These are some of the views and reports relevant to our readers that caught our attention this week.
The Wall Street Journal
How To Calculate How Much The Bribe Was Worth
“In the murky world of international corruption, it’s frequently unclear who is paying who and how much they’re paying.
It’s even harder to figure out how much profit a businessman or a company may have derived from greasing the palms of a corrupt government official.
Despite this lack of clarity, ill-gotten gains are one of the primary metrics governments use to calculate penalties for bribe-payers — the thought being, proceeds can only be confiscated if they are calculated accurately.” READ MORE
Make Aid Transparent
Petition delivered at 4th High Level Forum on Aid Effectiveness
“A total of 63,905 people from 218 countries and territories have signed a petition calling on aid donors to publish more and better information about the money they give to developing countries.
The petition says: “Providing more and better information about aid isn’t hard, and it will help save lives, reduce corruption and waste and deliver lasting positive change in the world’s poorest countries.”
The campaign was backed by 105 civil society organisations from both developed and developing countries and was presented to Ministers today at the fourth High Level Forum on Aid Effectiveness in Busan, South Korea. Those who received the petition include Gunilla Carlsson, Minister for Development Cooperation Sweden, Dr Raj Shah, Administrator of USAID, and Andrew Mitchell, Secretary of State for International Development, UK.” READ MORE
“Economic growth, job creation and better livelihoods are improving the quality of life in many African nations, and U.S. and U.K. officials say good governance and leadership must be in place for the pattern to continue.
Rajiv Shah, administrator of the U.S. Agency for International Development (USAID), and former British Prime Minister Tony Blair issued a joint statement November 28 expressing their optimism about the economic growth and opportunity they see in Africa.
‘Over the past decade, eight economies from sub-Saharan Africa have more than doubled in size,’ the Shah-Blair statement said. ‘Foreign direct investment increased fivefold from 2000 to 2010, domestic revenues have grown, and aid dependence fallen.’” READ MORE
Committee to Protect Journalists
Most countries fail AP's test of right-to-know laws
“The right to information is at the heart of CPJ's advocacy for press freedom, so we naturally support legislation granting that right, whether it is to journalists or ordinary citizens (or those in the expanding area between). But laws purporting to uphold the people's right to information are only as good as their implementation. Today, The Associated Press published an in-depth look at freedom-of-information laws around the world and the extent to which they are followed. During one week in January, the AP submitted requests to 105 countries with right-to-know laws and the European Union, the agency reported.” READ MORE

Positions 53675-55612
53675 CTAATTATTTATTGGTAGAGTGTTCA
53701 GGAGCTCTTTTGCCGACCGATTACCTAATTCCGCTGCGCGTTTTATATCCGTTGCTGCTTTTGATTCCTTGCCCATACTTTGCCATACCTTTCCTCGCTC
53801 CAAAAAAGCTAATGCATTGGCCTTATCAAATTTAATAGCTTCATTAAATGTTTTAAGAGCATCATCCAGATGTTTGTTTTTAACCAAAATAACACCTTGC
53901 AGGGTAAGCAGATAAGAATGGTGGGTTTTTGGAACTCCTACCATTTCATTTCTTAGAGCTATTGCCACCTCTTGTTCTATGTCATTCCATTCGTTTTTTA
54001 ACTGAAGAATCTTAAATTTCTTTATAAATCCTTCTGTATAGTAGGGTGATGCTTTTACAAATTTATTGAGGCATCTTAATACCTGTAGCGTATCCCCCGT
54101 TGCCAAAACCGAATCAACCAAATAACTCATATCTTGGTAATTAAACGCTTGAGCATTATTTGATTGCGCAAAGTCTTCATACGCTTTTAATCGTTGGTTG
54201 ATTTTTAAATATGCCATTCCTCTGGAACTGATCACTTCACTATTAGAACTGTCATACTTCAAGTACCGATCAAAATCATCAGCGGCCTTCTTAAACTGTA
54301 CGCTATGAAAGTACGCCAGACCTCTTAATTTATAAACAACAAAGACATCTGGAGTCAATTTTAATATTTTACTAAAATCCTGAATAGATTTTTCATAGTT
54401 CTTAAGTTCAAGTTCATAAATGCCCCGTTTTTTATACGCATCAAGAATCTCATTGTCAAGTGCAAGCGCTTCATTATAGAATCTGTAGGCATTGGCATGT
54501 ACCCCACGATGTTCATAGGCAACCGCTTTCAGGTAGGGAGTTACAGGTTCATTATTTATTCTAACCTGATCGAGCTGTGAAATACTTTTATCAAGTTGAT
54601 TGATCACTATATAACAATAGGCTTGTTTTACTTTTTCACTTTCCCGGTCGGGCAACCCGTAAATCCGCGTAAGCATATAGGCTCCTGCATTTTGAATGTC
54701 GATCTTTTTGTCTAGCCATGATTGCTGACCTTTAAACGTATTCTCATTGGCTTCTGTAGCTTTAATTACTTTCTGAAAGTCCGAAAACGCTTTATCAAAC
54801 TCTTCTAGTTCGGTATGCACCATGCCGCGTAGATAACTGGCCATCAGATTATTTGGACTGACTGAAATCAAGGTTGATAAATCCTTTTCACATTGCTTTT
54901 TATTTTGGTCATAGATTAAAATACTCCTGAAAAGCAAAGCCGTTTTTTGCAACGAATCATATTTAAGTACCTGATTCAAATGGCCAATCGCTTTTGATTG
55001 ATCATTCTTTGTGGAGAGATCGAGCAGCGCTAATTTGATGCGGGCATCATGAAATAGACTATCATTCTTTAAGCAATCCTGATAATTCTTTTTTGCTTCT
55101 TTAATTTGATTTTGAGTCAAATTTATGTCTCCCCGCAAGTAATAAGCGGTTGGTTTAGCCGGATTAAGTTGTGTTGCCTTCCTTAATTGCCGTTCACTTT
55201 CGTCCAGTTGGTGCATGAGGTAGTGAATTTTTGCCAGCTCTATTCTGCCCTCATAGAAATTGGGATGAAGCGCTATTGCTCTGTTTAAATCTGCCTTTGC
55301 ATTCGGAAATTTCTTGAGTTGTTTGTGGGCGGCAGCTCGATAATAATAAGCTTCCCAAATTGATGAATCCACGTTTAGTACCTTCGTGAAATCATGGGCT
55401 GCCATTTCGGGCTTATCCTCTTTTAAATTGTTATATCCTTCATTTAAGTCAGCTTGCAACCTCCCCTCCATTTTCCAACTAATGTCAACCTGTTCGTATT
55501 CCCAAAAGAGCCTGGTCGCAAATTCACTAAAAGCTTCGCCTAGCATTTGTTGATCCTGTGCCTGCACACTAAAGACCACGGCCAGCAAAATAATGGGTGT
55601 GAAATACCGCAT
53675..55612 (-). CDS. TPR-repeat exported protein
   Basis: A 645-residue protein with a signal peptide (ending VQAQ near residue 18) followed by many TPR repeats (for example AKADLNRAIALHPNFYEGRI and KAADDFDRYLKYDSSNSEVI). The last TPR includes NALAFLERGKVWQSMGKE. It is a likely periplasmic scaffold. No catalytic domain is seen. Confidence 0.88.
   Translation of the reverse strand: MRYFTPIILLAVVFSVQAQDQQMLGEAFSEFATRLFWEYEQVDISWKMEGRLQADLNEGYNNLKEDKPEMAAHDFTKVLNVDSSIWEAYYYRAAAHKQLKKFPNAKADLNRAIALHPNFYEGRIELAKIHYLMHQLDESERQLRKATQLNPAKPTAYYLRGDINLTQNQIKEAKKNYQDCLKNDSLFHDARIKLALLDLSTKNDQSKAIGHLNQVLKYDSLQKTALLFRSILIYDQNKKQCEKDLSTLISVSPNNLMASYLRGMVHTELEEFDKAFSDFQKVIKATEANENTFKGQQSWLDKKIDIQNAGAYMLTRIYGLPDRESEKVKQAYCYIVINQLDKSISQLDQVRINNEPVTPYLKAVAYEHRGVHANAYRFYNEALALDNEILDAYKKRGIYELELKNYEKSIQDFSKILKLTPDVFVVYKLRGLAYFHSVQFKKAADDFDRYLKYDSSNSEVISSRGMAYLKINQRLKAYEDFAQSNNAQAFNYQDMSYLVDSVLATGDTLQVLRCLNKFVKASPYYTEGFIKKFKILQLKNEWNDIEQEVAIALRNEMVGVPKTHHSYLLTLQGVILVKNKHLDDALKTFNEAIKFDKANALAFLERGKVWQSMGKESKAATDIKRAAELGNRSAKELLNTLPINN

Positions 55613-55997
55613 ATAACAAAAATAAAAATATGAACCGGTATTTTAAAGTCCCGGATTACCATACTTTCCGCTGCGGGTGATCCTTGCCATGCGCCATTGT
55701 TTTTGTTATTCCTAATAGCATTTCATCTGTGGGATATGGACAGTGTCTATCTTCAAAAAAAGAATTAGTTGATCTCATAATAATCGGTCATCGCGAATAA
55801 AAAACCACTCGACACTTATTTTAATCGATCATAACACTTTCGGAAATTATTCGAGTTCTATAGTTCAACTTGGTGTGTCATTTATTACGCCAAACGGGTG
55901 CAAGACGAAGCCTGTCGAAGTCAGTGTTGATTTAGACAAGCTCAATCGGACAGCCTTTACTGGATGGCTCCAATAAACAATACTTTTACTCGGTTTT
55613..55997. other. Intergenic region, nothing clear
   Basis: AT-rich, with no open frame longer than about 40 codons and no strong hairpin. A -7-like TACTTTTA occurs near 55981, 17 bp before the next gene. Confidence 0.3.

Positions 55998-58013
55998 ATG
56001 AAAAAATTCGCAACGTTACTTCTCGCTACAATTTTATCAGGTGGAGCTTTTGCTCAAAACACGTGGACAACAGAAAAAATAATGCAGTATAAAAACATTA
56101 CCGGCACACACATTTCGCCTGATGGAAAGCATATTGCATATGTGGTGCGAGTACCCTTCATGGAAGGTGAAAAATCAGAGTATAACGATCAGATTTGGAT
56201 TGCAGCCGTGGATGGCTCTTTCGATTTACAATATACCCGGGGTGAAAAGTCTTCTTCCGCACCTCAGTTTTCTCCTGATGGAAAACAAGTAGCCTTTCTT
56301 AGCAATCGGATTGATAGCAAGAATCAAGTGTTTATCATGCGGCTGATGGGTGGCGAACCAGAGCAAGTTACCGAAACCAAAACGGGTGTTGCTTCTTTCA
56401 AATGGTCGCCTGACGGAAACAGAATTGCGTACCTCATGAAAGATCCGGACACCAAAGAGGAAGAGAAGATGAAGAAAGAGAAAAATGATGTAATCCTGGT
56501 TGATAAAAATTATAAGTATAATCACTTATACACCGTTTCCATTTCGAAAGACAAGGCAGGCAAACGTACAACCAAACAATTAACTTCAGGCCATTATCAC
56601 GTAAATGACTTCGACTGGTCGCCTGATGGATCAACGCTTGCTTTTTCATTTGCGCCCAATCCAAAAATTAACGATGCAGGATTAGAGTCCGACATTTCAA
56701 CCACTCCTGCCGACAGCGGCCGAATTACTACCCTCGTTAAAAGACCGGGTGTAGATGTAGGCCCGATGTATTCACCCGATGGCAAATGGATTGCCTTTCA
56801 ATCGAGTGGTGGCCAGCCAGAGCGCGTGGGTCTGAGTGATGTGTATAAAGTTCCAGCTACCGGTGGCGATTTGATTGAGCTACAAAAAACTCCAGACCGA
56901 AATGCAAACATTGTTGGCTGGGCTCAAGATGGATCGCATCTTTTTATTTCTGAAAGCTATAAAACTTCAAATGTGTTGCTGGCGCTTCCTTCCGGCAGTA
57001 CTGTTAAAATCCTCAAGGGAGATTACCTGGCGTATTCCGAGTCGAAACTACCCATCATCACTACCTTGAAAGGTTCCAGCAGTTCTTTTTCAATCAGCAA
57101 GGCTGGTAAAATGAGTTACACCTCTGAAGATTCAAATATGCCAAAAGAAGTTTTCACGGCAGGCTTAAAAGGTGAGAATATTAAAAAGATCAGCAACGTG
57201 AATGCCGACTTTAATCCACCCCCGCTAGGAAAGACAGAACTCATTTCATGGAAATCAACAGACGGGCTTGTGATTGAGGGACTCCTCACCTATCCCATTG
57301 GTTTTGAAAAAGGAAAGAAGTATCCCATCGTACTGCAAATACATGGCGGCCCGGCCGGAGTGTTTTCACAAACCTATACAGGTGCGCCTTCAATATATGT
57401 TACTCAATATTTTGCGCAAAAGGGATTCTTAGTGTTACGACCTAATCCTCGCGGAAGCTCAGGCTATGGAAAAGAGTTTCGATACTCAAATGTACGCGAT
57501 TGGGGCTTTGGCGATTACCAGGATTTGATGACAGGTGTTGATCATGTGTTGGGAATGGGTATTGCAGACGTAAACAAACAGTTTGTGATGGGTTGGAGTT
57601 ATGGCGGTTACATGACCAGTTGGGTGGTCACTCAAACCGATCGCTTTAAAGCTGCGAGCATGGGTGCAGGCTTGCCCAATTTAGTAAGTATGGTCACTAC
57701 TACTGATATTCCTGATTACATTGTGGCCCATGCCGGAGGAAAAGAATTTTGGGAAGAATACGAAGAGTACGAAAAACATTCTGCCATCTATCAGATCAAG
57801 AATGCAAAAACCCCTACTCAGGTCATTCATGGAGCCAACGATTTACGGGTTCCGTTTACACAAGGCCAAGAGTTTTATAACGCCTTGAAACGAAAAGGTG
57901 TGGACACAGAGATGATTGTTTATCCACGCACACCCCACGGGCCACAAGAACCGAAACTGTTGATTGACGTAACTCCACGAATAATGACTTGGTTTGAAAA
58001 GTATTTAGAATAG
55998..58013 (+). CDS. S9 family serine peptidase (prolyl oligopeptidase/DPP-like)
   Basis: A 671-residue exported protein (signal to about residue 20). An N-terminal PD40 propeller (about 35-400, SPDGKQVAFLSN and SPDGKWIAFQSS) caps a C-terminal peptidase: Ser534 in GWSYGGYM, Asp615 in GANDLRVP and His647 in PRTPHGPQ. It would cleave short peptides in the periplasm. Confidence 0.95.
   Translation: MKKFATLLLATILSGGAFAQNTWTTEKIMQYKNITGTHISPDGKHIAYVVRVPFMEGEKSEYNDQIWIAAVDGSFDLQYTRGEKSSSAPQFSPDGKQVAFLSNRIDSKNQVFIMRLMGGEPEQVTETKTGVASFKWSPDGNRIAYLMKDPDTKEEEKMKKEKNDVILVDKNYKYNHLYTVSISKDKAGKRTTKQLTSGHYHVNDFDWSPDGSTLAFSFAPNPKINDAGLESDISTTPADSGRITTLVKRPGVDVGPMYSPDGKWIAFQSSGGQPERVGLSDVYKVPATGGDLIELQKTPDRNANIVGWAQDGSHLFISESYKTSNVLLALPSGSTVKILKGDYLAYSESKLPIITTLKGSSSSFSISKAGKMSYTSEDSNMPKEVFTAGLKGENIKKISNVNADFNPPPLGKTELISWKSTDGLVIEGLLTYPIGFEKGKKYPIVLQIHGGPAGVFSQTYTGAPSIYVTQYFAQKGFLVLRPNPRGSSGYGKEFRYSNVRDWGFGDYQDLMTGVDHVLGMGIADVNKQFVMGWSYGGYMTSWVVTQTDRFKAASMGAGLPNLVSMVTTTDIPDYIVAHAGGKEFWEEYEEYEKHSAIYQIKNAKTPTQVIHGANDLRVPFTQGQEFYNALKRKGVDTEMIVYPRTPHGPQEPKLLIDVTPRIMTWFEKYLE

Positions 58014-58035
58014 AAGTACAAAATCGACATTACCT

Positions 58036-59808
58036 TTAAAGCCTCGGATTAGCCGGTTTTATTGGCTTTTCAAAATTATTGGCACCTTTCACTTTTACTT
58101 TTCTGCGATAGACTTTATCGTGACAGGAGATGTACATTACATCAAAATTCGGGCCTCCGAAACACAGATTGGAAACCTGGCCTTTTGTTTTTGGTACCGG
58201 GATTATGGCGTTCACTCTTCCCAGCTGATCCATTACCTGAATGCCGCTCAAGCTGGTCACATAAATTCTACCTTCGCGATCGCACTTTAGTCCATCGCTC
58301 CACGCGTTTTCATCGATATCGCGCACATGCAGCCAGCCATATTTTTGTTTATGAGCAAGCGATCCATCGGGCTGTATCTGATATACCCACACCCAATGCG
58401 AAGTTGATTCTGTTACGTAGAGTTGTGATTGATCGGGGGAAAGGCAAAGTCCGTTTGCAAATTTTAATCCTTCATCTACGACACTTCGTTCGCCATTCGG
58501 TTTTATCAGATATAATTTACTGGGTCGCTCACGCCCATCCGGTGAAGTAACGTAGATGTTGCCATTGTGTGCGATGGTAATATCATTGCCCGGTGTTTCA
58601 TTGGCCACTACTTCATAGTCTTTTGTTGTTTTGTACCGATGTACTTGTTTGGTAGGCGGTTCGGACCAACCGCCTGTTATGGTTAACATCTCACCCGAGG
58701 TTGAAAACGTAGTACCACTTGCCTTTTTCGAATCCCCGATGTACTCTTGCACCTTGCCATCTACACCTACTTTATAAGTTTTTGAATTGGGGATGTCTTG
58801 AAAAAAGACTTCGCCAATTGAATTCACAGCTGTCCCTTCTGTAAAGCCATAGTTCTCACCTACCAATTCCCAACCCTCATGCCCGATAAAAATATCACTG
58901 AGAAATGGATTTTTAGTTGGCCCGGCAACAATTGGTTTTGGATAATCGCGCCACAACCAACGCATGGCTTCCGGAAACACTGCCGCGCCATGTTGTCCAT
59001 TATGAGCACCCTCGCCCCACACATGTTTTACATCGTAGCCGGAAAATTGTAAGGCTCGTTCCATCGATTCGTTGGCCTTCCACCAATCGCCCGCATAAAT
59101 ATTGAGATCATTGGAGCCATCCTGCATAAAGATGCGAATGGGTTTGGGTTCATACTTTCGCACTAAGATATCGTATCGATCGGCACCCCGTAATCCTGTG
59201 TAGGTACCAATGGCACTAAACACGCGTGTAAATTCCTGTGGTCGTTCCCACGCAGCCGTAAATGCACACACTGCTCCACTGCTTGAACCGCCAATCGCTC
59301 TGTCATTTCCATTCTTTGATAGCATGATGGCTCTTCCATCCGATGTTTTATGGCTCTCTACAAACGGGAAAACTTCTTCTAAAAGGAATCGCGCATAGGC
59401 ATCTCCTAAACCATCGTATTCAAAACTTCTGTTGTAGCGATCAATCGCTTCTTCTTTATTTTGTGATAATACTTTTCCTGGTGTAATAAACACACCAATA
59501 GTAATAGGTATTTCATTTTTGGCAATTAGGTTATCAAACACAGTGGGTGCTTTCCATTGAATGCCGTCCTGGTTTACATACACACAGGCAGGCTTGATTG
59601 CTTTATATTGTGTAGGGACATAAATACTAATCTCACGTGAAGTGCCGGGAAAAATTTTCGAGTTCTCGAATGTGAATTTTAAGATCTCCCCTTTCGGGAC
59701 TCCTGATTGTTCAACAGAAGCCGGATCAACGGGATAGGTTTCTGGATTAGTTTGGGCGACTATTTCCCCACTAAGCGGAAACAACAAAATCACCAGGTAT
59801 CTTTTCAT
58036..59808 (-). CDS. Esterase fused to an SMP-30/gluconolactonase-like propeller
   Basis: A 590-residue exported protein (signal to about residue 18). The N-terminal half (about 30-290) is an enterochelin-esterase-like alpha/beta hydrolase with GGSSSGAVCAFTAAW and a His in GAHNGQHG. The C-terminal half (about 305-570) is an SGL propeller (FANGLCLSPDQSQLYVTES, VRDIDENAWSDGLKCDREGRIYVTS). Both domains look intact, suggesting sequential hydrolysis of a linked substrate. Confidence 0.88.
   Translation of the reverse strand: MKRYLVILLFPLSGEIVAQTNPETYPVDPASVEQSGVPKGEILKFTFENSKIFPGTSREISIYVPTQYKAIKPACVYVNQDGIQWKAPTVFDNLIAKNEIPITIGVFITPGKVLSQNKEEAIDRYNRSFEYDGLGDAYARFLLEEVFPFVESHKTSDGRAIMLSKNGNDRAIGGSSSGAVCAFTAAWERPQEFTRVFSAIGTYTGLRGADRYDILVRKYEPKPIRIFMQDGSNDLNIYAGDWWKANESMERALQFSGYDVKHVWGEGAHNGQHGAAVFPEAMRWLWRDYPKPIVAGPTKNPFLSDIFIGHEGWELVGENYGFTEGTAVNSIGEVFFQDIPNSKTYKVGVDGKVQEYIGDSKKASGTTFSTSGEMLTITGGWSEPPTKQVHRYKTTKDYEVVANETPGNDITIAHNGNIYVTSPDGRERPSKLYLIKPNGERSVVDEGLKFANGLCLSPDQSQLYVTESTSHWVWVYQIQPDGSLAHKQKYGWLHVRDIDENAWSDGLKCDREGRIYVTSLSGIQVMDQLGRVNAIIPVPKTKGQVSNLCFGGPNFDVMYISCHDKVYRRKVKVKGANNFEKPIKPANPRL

Africa Renewal Online
‘Peer review’ and civil society keep African leaders on their toes
“Amos Sawyer is a member of the Panel of Eminent Persons of the African Peer Review Mechanism (APRM), established in 2003 by the New Partnership for Africa’s Development (NEPAD), the continental development plan. Mr. Sawyer is no novice on governance issues. During the early 1980s he chaired Liberia’s constitutional commission and in 1990–94 was interim president of the country, during one phase in that West African nation’s long civil war. He currently chairs Liberia’s Governance Commission, which recommends political and institutional reforms to consolidate peace and advance democratic practices.
Since the APRM’s formation, 30 African countries have joined the voluntary arrangement. Members have their governance practices reviewed through national consultations and discussions with APRM review panels and African heads of state. How well has this process been working, and what lies ahead? In this exclusive, full-length interview, Mr. Sawyer responds to Africa Renewal’s managing editor, Ernest Harsch. (A shorter version was published in the magazine’s December 2011 print edition.)” READ MORE